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Khodorkovsky’s ‘crisis manager’ offer
From the Financial Times of Fri, 19 Dec 2014 13:53:11 GMT
epa03999133 Russian former oil tycoon Mikhail Khodorkovsky holds a press conference at the Berlin Wall Museum, in Berlin, Germany, 22 December 2013 to discuss his future plans, two days after he received a pardon from prison from Russian President Vladimir Putin. khodorkovsky, 50, who was once the richest man in Russia and spent 10 years in jail after being convicted of tax evasion and embezzlement, flew to Berlin on 20 December 2013. He has been given a one-year visa by Germany. EPA/OLE SPATA©EPA

Mikhail Khodorkovsky, the former oligarch who became Russia’s most famous political prisoner, is proposing himself as a “crisis manager” to bring real democracy to the country if President Vladimir Putin leaves office.

In a Lunch with the FT interview, Russia’s one-time richest man, worth $15bn at his height, said he was ready to be interim leader, if Russians wanted him, and push through constitutional reforms to establish the rule of law. But he would then organise free elections and stand down.

Mr Khodorkovsky also warned that Mr Putin had become a threat to Europe and might launch further “adventures” after his military incursion in Ukraine, to bolster his popularity and hold on to power through elections in 2018.

“What he’s done in Russia, to resolve specific questions, is destroy institutions,” he said. “What he’s doing in Europe is destroying the rules of the game.”

On his own potential role in Russia, the former owner of the Yukos oil company said he was “by mentality a crisis manager”.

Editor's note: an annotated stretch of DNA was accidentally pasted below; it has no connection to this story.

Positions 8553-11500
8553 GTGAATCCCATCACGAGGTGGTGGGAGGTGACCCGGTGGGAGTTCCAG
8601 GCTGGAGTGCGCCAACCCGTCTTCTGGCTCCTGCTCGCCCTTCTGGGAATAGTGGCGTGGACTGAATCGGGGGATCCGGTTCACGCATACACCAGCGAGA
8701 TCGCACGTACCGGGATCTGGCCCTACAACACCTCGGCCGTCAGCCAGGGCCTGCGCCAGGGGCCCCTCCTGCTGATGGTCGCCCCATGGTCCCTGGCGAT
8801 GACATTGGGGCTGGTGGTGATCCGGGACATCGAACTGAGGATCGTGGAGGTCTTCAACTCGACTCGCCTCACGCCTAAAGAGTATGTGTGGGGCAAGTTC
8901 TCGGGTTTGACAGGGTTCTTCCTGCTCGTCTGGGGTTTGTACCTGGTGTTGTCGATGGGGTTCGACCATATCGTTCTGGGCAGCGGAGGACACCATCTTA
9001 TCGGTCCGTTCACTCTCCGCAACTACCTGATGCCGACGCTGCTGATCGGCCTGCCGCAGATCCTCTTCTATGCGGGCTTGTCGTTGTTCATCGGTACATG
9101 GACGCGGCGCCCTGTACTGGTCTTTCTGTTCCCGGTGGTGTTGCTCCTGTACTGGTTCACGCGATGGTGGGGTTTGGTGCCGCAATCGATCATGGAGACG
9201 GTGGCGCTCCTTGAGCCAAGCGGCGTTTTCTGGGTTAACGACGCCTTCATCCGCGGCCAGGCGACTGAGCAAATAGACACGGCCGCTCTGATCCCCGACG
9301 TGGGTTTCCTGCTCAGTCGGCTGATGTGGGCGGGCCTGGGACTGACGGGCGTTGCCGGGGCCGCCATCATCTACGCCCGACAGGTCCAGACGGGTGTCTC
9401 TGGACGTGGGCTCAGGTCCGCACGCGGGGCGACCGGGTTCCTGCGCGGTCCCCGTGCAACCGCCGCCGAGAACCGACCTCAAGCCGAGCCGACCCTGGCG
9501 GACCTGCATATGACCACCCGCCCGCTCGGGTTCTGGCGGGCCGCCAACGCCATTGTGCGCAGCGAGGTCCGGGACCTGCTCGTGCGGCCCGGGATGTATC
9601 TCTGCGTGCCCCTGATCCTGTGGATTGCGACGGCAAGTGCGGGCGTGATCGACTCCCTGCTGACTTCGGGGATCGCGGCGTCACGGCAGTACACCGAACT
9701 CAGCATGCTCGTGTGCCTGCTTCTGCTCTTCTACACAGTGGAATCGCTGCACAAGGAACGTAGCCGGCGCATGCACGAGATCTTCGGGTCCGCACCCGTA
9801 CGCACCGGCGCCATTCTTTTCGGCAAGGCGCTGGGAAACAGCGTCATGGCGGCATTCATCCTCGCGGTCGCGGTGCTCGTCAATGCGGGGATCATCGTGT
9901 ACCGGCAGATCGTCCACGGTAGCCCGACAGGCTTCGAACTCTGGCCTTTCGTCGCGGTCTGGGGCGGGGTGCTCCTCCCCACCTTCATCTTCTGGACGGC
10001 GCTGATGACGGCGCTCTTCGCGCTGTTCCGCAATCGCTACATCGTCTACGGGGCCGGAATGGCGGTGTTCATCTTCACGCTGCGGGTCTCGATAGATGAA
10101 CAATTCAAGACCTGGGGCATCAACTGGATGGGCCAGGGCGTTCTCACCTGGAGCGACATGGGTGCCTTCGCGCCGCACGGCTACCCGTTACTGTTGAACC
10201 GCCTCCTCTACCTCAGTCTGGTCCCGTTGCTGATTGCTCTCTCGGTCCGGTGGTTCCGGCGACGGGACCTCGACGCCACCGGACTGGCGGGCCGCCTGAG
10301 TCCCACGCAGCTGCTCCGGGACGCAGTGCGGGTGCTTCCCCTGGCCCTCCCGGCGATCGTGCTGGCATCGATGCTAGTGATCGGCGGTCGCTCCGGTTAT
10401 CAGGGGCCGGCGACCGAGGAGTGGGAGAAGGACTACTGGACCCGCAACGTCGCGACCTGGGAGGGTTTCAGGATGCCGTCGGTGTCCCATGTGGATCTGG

“My personal interest is what I can do — and that’s [lead] a transitional government, which carries out political reform. And that means only one thing — rule of law.”

Mr Khodorkovsky said Russia’s economic crisis was unlikely to provoke a popular uprising. But it was putting immense pressure on the president who might potentially leave office in several ways, including through a “palace coup”.

The ex-oligarch, now living in Switzerland, was speaking a year after his surprise release by Mr Putin. He served just over 10 years in jail for fraud, tax evasion and embezzlement, but was named a political prisoner by Amnesty International. He had clashed publicly with Mr Putin before his arrest, and shown signs of political ambitions.

His humanitarian pardon to care for his sick mother was seen in part as a goodwill gesture by Mr Putin before last February’s Winter Olympics in Sochi. But Ukraine conflict pushed Russia into a cold war-style confrontation with the west and, together with the plunging oil price, into a deep economic crisis.

Many analysts dismiss Mr Khodorkovsky’s proposals as far-fetched, and polls show many Russians distrust him.

He admits only about 20 per cent of Russians share his belief in “European values”. But some liberals see him as a potential rallying figure.

Asked at an annual press conference on Thursday if Mr Khodorkovsky could become president, Mr Putin quipped: “Of which country?” But he said the ex-oligarch had the right to take part in Russian politics.

The ex-Yukos boss, today worth just over $100m, relaunched his Open Russia philanthropic foundation three months ago to promote civil society and provide organisational support for election candidates espousing European values.

He revealed he had held discussions before his arrest with members of the pro-Kremlin United Russia party about turning Russia into a parliamentary democracy if Mr Putin stood down as president after two terms in 2008. The idea of him becoming prime minister then was discussed, he added.

Mr Khodorkovsky said that might have been among the “complex of reasons” for his arrest in 2003.

“Of course, [Putin] was afraid. He feared I might organise a revolution. You know, I didn’t have that kind of idea then. But I do now.” Although he favoured a change of power, neither he nor his supporters wanted an actual revolution — which would be dangerous in Russia.

Asked about claims from Mr Putin’s supporters that only a strongman leader could hold Russia together, Mr Khodorkovsky insisted there were other ways to run the country.

“Do you really think that Russia has only 20 years left? Putin is 62. Or should we build something more stable than one 62-year-old man? And what’s more stable? Institutions.”

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